The Reason Woodstock Was A Financial Disaster For Its Organizers

On August 19, 1969, the members of Woodstock Ventures woke up, presumably hungover. With the soon-to-become-legendary Woodstock music festival completed the day prior, now was time to calculate the losses. And there were a lot.

First came the rent for the land. A Time profile of Max Yasgur, the man who owned the festival's location, says that he was paid $75,000 for use of 600 acres, though the piece notes that reports vary. Second, the performers required compensation. According to Priceonomics, Jimi Hendrix earned the most — $18,000, which they calculate to be worth $114,000 in 2015 American dollars. Other acts, like Iron Butterfly, could expect a payment closer to $10,000 — except that Iron Butterfly apparently was never paid. The lowest fee, Santana's, only cost Woodstock Ventures $750. When all the acts are taken together, the costs build dramatically, with a Rolling Stone article written in October 1969 stating that the total performer compensation reached $300,000, or several million in today's money.

The Rolling Stone piece also mentions unexpected costs: emergency food; paying for the buses to ferry everyone and everything between the farm and the nearby town of Bethel. By the end, Woodstock Ventures, which was funded by the personal fortune of John P. Roberts, heir to the dental adhesive empire Polydent, cost $1.3 million. This, according to a US Inflation Calculator, would be worth $9,177,964.58 in 2020 dollar bills.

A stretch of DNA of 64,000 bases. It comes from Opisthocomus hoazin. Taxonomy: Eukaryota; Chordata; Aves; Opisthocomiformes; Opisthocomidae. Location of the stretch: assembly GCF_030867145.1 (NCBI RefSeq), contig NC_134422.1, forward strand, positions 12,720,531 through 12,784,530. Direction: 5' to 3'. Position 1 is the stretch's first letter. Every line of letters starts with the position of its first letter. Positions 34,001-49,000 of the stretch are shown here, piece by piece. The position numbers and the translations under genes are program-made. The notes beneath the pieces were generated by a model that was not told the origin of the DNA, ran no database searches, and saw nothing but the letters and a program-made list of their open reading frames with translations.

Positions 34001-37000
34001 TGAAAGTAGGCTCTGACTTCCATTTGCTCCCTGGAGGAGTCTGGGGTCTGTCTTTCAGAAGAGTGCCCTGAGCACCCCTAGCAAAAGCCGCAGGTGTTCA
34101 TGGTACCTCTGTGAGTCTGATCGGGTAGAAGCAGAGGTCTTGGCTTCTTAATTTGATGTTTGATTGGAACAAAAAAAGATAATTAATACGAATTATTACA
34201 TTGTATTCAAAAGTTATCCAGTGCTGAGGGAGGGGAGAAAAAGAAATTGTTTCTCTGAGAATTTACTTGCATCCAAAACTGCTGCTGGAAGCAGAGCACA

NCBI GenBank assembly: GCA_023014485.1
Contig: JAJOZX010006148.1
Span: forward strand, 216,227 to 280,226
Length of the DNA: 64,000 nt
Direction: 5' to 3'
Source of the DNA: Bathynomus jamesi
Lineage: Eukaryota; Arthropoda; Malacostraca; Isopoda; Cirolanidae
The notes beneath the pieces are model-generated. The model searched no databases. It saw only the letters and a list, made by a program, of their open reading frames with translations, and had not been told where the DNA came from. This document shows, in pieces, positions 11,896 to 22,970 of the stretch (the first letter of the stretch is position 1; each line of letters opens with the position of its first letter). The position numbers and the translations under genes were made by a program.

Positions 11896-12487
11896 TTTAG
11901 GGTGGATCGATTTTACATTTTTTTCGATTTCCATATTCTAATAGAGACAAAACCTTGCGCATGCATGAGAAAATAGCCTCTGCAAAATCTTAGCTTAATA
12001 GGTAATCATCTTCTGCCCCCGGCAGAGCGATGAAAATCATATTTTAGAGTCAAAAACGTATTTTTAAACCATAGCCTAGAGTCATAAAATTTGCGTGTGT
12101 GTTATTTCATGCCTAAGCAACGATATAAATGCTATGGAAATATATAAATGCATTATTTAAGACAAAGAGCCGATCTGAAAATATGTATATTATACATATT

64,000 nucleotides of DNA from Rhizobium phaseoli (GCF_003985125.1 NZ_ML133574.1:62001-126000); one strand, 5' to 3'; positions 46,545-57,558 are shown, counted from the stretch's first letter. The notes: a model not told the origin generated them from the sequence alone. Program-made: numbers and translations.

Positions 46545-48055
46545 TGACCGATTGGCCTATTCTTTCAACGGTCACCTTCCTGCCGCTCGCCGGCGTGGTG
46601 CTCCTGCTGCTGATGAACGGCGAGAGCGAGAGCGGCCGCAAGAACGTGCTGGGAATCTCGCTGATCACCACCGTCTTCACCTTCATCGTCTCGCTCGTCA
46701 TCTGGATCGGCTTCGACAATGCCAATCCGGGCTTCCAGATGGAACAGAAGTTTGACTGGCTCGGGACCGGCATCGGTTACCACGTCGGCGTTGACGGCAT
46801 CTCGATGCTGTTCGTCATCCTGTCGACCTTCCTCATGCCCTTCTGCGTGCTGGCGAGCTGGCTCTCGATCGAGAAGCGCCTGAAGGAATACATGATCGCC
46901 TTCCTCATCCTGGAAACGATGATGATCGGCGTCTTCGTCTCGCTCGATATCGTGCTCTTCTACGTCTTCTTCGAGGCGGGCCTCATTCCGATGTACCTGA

So, after Woodstock Ventures reached this sum through somewhat bleary eyes, they turned their attention to their profits. Currently, there were none. Originally, they would charge tickets for Woodstock, either $6 for a day or $18 for the whole festival. Louder Sounds writes that the festival ended up as a free experience due to its demand and the incompetence of the organizers: "In the chaos leading up to the festival, the promoters failed to employ enough ticket takers, so the kids eventually just tore down fences and poured in for free. The resultant overflow of flower-power turned the field into a disaster area and caused financial ruin for the promoters." So, the Polydent scion faced debtor's prison for causing the indebtedness of an entire generation.

But as the Rolling Stone piece also reported, there was a possible salvation. By Christmas that year, they intended to release the Woodstock Documentary. The gamble paid off. The widespread acclaim the film received is captured in Roger Ebert's rave review: "'Woodstock' is a beautiful, complete, moving, ultimately great film, and years from now when our generation is attacked for being just as uptight as all the rest of the generations, it will be good to have this movie around to show that, just for a weekend anyway, that wasn't altogether the case." According to, the film grossed $50,000,000, easily paying off the debts for all involved. The production nightmare that defined Woodstock now lingers as a financed legendary dream.